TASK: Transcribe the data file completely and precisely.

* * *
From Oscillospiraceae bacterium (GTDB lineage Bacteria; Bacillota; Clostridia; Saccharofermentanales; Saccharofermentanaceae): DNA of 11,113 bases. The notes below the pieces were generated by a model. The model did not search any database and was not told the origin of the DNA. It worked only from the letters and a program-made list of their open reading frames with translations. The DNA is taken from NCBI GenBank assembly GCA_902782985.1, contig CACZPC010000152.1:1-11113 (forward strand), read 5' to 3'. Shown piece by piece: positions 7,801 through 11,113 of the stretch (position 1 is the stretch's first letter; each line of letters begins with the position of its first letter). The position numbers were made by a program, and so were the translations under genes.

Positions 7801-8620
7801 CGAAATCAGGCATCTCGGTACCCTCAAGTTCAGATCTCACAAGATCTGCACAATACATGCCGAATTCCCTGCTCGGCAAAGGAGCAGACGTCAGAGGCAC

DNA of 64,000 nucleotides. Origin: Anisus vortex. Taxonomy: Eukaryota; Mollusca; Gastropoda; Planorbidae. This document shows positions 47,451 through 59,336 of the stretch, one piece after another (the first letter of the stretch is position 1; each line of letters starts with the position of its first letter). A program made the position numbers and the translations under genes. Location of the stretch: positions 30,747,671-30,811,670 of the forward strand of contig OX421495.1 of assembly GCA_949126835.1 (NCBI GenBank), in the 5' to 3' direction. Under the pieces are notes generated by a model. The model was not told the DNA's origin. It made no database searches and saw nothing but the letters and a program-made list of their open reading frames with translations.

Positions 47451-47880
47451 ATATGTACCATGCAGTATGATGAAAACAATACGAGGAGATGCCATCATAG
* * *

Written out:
From Oscillospiraceae bacterium (GTDB lineage Bacteria; Bacillota; Clostridia; Saccharofermentanales; Saccharofermentanaceae): DNA of 11,113 bases. The notes below the pieces were generated by a model. The model did not search any database and was not told the origin of the DNA. It worked only from the letters and a program-made list of their open reading frames with translations. The DNA is taken from NCBI GenBank assembly GCA_902782985.1, contig CACZPC010000152.1:1-11113 (forward strand), read 5' to 3'. Shown piece by piece: positions 7,801 through 11,113 of the stretch (position 1 is the stretch's first letter; each line of letters begins with the position of its first letter). The position numbers were made by a program, and so were the translations under genes.

Positions 7801-8620
7801 CGAAATCAGGCATCTCGGTACCCTCAAGTTCAGATCTCACAAGATCTGCACAATACATGCCGAATTCCCTGCTCGGCAAAGGAGCAGACGTCAGAGGCAC

DNA of 64,000 nucleotides. Origin: Anisus vortex. Taxonomy: Eukaryota; Mollusca; Gastropoda; Planorbidae. This document shows positions 47,451 through 59,336 of the stretch, one piece after another (the first letter of the stretch is position 1; each line of letters starts with the position of its first letter). A program made the position numbers and the translations under genes. Location of the stretch: positions 30,747,671-30,811,670 of the forward strand of contig OX421495.1 of assembly GCA_949126835.1 (NCBI GenBank), in the 5' to 3' direction. Under the pieces are notes generated by a model. The model was not told the DNA's origin. It made no database searches and saw nothing but the letters and a program-made list of their open reading frames with translations.

Positions 47451-47880
47451 ATATGTACCATGCAGTATGATGAAAACAATACGAGGAGATGCCATCATAG